While periods are the reason women can spawn life, they are also, truly, the worst. Most of the women I know have varying degrees of period pain, some don’t experience it at all while others are left bed bound when our not-so-welcome friend decides to visit every month – so it’s no wonder we are inclined to want to delay them.
The NHS says there is no guaranteed way to delay your period, but it could be possible if you take the combined contraceptive pill.
It adds: “If you take a combined contraceptive pill, you can delay your period by taking two packets back-to-back.” It advises against taking more than two packs without a break, however.
Abbas Kanani, Superintendent Pharmacist at Chemist Click says the other way to delay your period is by using a tablet called norethisterone which can temporarily delay your period if you are going on holiday or have an event coming up – but is it ever safe to delay your period?
“For the majority of women, not having a period is safe,” Kanani explains. “When taking norethisterone temporarily to delay your period, the lining of the womb is broken down and expelled from the body shortly after stopping norethisterone. Skipping periods using the contraceptive pill is also a safe practice.
“Periods are only required for those that wish to get pregnant. The lining of the womb thickens in preparation for the fertilised egg. The contraceptive pill stops the thickening of the lining of the womb. This means that it does not need to be expelled from the body in the form of a period. This means that in the case of the mini pill, your period is not ‘building up inside you’, as the pill stops the lining of the womb from developing.”
Kanani says it’s worth noting that, when you are using the combined pill, the bleed experienced during the seven day pill-free or sugar pill interval is “not a natural period”. “It is the withdrawal of the synthetic hormones in the pill, mimicking a period; so taking two packets back to back temporarily, is safe,” he explains.
Norethisterone is a synthetic version of progesterone, which is the hormone that is involved in regulating our menstrual cycles. Progesterone levels fluctuate throughout the course of the month and once a month progesterone levels drop which causes our period to happen. The reason many women who take norethisterone experience a delay in periods is because it keeps the progesterone levels raised and stops the lining of the womb breaking down.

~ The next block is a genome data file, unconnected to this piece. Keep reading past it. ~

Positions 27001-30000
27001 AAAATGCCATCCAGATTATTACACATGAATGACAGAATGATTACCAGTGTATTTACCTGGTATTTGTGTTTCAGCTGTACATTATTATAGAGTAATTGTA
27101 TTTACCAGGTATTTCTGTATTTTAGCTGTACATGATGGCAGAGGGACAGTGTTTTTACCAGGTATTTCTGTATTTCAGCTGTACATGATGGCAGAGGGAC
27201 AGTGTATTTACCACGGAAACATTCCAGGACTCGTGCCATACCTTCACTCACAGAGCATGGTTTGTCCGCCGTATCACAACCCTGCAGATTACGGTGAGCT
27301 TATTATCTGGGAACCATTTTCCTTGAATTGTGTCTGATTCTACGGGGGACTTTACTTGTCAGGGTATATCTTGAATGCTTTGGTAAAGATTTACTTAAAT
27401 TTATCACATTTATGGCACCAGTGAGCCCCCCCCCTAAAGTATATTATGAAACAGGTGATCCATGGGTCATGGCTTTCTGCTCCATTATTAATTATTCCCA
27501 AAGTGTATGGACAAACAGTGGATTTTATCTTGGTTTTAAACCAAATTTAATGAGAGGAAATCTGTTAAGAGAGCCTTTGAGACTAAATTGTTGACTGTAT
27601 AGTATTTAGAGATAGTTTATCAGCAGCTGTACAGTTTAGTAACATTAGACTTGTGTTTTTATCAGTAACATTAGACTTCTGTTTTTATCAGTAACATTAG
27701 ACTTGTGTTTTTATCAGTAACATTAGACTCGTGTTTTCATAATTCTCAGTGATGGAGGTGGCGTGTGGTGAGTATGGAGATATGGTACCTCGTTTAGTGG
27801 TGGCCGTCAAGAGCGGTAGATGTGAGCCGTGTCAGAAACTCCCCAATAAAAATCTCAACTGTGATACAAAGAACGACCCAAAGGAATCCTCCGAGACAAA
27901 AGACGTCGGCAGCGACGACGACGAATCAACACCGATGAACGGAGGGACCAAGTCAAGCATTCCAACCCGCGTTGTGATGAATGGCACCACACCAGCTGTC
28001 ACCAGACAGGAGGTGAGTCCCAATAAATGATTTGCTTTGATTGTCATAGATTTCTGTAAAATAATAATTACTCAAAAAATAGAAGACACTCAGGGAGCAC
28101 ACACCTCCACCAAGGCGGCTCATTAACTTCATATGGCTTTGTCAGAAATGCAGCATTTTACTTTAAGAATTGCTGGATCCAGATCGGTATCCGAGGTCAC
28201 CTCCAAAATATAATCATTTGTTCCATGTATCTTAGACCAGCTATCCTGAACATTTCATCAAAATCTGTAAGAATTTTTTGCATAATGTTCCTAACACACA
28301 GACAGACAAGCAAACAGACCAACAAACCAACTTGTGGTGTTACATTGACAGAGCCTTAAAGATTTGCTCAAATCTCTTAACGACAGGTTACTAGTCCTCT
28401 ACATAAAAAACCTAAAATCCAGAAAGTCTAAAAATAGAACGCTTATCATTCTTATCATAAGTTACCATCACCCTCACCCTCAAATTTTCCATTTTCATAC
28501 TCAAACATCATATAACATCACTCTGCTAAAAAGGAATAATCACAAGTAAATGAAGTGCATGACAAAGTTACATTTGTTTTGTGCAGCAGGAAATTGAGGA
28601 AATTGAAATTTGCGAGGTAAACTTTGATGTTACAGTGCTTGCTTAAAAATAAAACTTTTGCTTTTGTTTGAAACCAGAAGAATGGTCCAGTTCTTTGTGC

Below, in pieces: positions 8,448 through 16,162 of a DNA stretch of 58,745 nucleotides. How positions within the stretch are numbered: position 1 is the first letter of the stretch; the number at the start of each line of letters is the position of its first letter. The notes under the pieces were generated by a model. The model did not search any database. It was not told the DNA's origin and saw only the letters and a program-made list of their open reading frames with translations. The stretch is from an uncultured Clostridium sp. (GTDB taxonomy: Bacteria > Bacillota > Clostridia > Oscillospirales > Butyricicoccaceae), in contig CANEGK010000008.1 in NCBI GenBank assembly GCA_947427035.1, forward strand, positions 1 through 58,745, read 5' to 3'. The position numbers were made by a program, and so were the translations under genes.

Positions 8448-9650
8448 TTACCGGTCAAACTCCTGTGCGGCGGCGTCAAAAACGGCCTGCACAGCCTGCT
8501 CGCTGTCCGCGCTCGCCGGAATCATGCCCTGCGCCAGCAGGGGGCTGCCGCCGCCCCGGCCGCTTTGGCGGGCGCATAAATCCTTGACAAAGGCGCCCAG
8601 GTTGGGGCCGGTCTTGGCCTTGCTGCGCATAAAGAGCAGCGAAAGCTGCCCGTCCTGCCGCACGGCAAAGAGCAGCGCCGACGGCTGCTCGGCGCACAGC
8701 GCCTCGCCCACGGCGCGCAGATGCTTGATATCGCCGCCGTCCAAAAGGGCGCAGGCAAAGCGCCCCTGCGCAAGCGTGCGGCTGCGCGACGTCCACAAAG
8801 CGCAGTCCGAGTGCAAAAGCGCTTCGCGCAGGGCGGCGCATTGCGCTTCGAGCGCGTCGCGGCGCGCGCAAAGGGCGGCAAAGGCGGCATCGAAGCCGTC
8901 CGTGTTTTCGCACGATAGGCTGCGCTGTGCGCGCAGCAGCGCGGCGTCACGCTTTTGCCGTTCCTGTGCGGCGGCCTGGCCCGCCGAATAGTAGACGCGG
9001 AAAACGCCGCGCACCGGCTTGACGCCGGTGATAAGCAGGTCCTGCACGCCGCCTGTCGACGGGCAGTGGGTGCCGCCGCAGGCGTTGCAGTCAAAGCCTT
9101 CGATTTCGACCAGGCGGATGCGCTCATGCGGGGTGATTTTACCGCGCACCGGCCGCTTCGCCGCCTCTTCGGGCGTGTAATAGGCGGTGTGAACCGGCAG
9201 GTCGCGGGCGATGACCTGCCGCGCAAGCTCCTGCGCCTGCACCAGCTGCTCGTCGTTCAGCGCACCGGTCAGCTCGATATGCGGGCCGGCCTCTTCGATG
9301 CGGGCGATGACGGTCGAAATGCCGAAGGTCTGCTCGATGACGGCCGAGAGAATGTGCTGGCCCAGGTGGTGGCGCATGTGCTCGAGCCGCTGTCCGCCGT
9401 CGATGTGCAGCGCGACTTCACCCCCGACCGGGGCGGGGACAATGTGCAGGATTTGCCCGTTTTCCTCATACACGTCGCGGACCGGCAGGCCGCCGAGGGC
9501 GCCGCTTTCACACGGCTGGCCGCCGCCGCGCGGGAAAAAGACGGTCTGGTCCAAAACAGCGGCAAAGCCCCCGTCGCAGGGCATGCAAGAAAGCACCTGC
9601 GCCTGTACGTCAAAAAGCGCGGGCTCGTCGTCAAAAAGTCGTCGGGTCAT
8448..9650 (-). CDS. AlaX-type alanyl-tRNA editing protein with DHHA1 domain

“Norethisterone can be used to delay your period for up to 17 days. It should be taken three days before your period is due, for a maximum of 20 days. Your period will start two to three days after stopping norethisterone,” Kanani says.
“Norethisterone is safe for most women to take on a short-term basis. There are however, some women for whom norethisterone is not suitable for. For example, women who are susceptible to blood clots or some women who have high blood pressure or diabetes. It is important to check with your doctor to see if you are eligible to delay your period using norethisterone.”
While norethisterone may sound like a miracle pill to stop periods, it’s not without its side effects. Kanani points to nausea and skin issues as being common side effects and says people with epilepsy, asthma, migraines and heart problems may find their symptoms worsen.
Women on the mini pill, or the progesterone-only pill, will also not experience their regular menstrual cycles. “Some women may experience ‘spotting’ or irregular bleeds, however, there is no way to tell if you will experience any spotting or irregular bleeding using the mini pill, as this varies depending on the individual,” Kanani explains.
“Not having a period using the mini pill is normal and nothing to worry about. Periods occur when the lining of the womb is shed, but as the pill stops the development of the lining of the womb, so there is nothing to shed.”
From personal experience, I was on the progesterone-only pill a few years ago and, while I didn’t have my period for the nine (!) months I was on it, I did feel like my mental health suffered as a direct side effect of the pill. Like most things, everyone will react differently to different contraception methods, so it’s best to find what works for you. Contact your GP to discuss your options.
Business News Governmental News Finance News